During the social hour, the official Caprica profile on Twitter was broadcast in real time over the large TV screens that littered the walls, and we were all encouraged to tweet with the hashtag #capricaisback. This went on for a bit with some colorful geek banter, especially when Alessandra Torresani joined the fun, tweeting that she was considering coming on stage with just her Carpica t-shirt and a pair of high heels. While it was all in good fun, the responses quickly became racy, and then risqué. After a few tweets that were just above the gutter, and the Universal event crew scrambled to remove certain tweets from the screen. While I’m sure that it was a frantic moment for the crew, it was quite humorous to most of the fans present. Torresani soon joined the crowd, wearing a hot, little, black dress that was short enough to raise a few eyebrows. While some may have questioned this sort of presence, I felt both the behavior and the dress were a perfectly played provocation worthy of Zoe Graystone which added further buzz to the night.
Soon after, we took our seats, and the cast and crew assembled on stage to introduce a humor-filled re-cap of the previous season (available to view at http://www.syfy.com/caprica/), followed by the Season 1.5 premiere episode. I don’t want to spoil the episode with any revelations, especially given the fact that Caprica needs as many people watching as possible, but I will say that the show delivers on many levels and continues to push all of its characters in interesting and morally-questionable directions. We see new worlds and plenty of shocking moments, and you do get an answer as to whether Amanda Graystone survived her suicide attempt. (James Marsters also makes an appearance in the episode, which is always something I enjoy. Unfortunately, he didn’t show for the event itself, much to the disappointment of my female companion.)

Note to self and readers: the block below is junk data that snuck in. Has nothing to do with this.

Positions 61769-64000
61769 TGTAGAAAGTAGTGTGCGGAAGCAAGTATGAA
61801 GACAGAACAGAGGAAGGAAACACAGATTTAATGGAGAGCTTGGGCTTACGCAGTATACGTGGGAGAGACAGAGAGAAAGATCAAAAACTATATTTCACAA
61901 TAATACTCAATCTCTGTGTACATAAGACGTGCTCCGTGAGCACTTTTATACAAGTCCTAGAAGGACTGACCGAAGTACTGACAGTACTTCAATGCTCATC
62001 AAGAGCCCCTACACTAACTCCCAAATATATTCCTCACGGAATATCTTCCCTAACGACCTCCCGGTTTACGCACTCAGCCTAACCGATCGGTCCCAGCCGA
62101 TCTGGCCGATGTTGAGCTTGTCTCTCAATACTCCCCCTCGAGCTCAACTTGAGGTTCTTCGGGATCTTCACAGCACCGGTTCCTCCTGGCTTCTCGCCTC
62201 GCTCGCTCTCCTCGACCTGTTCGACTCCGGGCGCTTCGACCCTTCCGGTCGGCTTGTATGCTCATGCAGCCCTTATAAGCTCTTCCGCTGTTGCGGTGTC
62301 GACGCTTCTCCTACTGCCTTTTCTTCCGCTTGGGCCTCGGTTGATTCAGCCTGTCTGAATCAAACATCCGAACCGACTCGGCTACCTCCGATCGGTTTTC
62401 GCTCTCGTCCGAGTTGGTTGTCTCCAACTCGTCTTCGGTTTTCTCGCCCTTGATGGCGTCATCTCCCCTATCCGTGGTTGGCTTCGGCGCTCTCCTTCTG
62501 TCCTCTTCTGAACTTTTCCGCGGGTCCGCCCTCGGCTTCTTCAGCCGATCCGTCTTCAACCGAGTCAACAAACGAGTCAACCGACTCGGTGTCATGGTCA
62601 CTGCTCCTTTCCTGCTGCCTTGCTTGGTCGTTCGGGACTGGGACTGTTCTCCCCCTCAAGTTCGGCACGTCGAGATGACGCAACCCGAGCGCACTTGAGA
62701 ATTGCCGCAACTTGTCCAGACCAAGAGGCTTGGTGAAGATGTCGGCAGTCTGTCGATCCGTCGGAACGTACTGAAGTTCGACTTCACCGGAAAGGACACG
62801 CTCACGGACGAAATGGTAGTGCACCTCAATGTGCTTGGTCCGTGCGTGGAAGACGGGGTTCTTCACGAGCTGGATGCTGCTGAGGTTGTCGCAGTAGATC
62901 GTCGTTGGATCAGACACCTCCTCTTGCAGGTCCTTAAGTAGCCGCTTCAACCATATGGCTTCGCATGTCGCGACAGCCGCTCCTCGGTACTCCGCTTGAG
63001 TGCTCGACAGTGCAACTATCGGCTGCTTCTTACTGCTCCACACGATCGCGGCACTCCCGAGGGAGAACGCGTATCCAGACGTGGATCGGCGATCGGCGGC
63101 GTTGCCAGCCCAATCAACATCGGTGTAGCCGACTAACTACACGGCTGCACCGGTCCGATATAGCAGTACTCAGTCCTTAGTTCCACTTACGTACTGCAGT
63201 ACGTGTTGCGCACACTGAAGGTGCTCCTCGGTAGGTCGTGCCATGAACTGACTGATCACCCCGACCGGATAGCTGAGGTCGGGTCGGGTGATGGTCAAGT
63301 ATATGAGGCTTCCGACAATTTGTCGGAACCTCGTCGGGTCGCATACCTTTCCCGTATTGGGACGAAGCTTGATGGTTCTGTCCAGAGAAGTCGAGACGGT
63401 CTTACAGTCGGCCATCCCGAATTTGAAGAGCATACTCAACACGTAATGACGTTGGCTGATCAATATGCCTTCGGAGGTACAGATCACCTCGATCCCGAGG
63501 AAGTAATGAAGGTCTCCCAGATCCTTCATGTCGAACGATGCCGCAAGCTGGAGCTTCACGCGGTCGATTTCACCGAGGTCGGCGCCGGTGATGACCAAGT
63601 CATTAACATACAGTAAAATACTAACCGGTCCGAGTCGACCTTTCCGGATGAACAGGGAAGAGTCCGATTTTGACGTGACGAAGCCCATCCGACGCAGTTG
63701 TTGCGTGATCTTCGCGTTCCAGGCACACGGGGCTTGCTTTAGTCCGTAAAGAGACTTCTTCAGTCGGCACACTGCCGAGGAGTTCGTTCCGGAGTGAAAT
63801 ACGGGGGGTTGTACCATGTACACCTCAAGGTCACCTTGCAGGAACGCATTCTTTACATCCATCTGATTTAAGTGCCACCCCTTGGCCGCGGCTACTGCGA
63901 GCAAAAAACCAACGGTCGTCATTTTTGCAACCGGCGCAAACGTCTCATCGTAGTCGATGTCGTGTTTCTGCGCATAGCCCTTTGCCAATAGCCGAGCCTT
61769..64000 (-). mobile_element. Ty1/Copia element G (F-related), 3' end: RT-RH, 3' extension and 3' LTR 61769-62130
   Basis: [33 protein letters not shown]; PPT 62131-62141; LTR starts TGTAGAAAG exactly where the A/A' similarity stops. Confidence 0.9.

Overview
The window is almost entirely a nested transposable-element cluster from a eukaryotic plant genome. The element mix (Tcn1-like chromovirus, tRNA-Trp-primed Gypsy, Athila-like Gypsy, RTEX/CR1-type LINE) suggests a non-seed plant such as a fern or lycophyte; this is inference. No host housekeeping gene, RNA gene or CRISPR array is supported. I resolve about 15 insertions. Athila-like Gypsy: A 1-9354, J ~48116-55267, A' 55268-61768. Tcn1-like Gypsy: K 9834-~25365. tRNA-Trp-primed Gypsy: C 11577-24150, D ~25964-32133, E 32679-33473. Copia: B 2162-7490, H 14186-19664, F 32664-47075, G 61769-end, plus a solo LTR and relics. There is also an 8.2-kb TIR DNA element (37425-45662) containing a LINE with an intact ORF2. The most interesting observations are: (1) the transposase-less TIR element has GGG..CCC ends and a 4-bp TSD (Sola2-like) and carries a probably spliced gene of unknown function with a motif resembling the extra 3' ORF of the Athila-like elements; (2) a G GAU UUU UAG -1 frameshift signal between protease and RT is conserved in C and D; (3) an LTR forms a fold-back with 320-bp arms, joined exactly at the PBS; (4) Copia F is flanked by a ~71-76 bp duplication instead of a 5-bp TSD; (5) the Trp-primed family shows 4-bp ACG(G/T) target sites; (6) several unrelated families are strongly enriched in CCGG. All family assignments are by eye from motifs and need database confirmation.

That being said, and while I appreciate that there may be Caprica fans out there that hunger for more info, I want to focus less on the latest episode and more on how we can make sure that these episode continue. Caprica needs viewers, plain and simple. Events like this one are held for that exact reason. Honestly, if you’re not watching Caprica, then you are truly missing some of the best acting, writing, and human drama on television today, not to mention some of the best science fiction. Much like Battlestar Galactica before it, this show presents an alternate world which reflects many “real world” issues that our society is concerned with today. I even dare to say that Caprica offers a certain tragic grace not present in BSG. While BSG thrived off the military elements of the story, they also added a chaos and abrasiveness that helped ratchet up the tension, but that is not present in Caprica. Given that Caprica is a prequel to BSG, we know that the eventual end is a dismal one, involving a Cylon rebellion and surely a fall from grace for anyone involved. The man at the center of the storm is Daniel Graystone (played by the amazing Eric Stoltz), a wealthy technologist and the future creator of the much dreaded Cylons, who lives a life similar to any titan of industry present in our current day. He owns the best of everything, including his own sports team, and is willing to do nearly anything to keep his position at the top of the hill. Even more so, he’s convinced himself that he deserves it all. That arrogance, hubris even, is at the center of the entire show, and, even through we know the eventual outcome, it’s enthralling and heart breaking to watch the characters struggle against their own tragic flaws toward the inevitable end.